Sunday, August 23, 2009

What Are Rare Breed Livestock

Many years ago a number of different breeds of livestock existed throughout the world. With the commercialization of livestock, breeders selected a small number of breeds that met their economic needs and production practices. These breeds were then bred to achieve specific traits and soon after every other breed began to disappear. This left a number of livestock breeds that had been around for hundreds of years close to extinction. Over the last few decades, organizations like the American Livestock Breeding Conservancy began working to restore these rare breeds and bring them back from the brink of extinction.

Unfortunately, the traits that worked for commercial farms are not well suited to small farmers who shun commercial practices. These rare breeds of livestock have valuable traits and we wanted to highlight the benefits of these breeds, and that is one of the primary reasons for starting Heritage Lane Farms.

We started with Large Black Pigs, which is an English breed that originated in Cornwall, Devon, and Somerset in southwestern England. This breed was popular until the 1920's when it fell out of favor to more commercially accepted breeds like Yorkshire and Hampshire, which grow more quickly and are easily adaptable to confinement operations. By the 1960's Large Blacks were almost extinct, and even now they remain on the critical list of the American Livestock Breeding Conservancy with only a few hundred breeding pigs in the world. Our pigs came from Texas and there is only one other farm in Washington that we are aware of that raise Large Blacks.

Large Blacks are pasture raised and eat primarily grass, with only a small amount of grain (whereas commercial breeds eat a diet entirely of grain). Large Blacks grow more slowly and can take as long as a year to reach a weight where they can be butchered. The upside is that they are leaner and have a texture and taste that is very different from pork you buy in the store. The other upside is the Large Blacks are less aggressive (they act more like a family dog than a pig) and the boars are not aggressive and can remain with the piglets and sow. The downside of the commercial breeds and production practices is that boars are very aggressive and must be separated from the sow and litter at all times.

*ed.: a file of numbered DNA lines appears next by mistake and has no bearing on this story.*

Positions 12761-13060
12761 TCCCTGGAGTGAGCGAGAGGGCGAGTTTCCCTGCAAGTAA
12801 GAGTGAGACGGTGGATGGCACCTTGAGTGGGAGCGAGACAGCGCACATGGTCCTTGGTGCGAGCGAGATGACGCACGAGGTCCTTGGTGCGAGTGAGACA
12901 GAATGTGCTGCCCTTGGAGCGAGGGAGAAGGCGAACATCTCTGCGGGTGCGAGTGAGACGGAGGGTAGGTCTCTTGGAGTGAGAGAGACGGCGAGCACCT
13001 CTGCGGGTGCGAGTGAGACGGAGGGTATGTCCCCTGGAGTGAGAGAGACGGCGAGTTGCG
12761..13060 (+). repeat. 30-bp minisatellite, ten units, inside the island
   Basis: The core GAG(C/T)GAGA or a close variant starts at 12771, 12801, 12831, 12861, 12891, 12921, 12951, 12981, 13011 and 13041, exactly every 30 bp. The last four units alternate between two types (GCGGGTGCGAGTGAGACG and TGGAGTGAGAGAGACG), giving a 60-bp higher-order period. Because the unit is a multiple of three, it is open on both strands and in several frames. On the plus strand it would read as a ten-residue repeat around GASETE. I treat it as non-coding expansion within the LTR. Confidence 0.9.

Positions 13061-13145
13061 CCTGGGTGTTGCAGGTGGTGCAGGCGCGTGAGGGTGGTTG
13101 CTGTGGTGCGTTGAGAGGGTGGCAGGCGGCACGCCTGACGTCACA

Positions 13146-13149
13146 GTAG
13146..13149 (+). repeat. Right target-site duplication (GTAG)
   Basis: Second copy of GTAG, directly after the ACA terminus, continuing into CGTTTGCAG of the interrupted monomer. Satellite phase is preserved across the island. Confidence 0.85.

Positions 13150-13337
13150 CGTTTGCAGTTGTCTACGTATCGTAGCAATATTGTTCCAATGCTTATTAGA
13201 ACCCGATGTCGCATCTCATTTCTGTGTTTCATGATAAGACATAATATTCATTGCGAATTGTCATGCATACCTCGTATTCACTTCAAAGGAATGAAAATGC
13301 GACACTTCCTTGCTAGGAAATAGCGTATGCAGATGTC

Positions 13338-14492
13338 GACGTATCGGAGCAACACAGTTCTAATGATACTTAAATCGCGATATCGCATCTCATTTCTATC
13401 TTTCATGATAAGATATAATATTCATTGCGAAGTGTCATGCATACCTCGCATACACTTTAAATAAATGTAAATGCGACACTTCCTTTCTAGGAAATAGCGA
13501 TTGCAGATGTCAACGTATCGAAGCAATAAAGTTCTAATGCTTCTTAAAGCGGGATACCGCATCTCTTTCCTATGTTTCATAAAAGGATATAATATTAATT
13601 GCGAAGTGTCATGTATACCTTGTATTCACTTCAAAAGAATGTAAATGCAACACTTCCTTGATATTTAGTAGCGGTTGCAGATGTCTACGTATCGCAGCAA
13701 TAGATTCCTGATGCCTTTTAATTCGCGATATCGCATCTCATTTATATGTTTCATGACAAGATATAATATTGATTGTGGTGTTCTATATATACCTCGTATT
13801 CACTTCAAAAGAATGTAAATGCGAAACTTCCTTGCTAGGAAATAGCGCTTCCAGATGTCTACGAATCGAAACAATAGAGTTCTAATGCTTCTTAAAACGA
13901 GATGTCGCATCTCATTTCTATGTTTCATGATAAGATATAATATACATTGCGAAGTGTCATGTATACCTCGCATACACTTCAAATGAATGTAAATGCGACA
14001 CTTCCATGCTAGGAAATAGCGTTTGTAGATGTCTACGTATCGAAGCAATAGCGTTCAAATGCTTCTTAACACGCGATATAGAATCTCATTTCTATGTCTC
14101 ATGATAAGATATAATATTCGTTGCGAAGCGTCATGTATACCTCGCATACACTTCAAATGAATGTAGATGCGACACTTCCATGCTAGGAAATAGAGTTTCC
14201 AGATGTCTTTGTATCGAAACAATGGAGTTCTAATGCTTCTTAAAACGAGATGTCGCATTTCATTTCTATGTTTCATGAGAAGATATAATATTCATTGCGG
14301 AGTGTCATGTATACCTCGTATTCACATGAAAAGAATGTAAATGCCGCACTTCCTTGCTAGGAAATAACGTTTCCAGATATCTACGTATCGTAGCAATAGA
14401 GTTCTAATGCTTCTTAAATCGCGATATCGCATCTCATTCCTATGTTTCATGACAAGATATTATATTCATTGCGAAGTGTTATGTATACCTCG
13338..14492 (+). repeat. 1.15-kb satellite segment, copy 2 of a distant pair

We currently have one boar (Lancelot) and one guilt (Guinevere) and our first litter of pigs is expected at the end of September. Both were born in May 2008 at a farm in Texas. They will be bred twice a year and each litter will have about 10 piglets, although the first litter will likely be smaller than that.

It was somewhat of a miracle that we were able to get them as there is a very short list of Large Black breeders and every one that I had contacted was sold out. Last October we contact Cathy Cox at Oleo Acres farm in Leonard Texas who happened to have a guilt and a boar left and it just happened that a person from Walla Walla was driving down in early November to pick up a number of pigs, so ours went along for the ride. At $300 a piece they are much more expensive then finding a local pig on Craigslist, but they have been well worth the extra money.

The Large Blacks were the unofficial start of Heritage Lane Farms and since then we have added Navajo-Churro Sheep and will soon be adding additional breeds of sheep, pigs, and poultry. Each of these will be highlighted in future posts as we work to educate the community on the benefits of rare breed livestock.

No comments: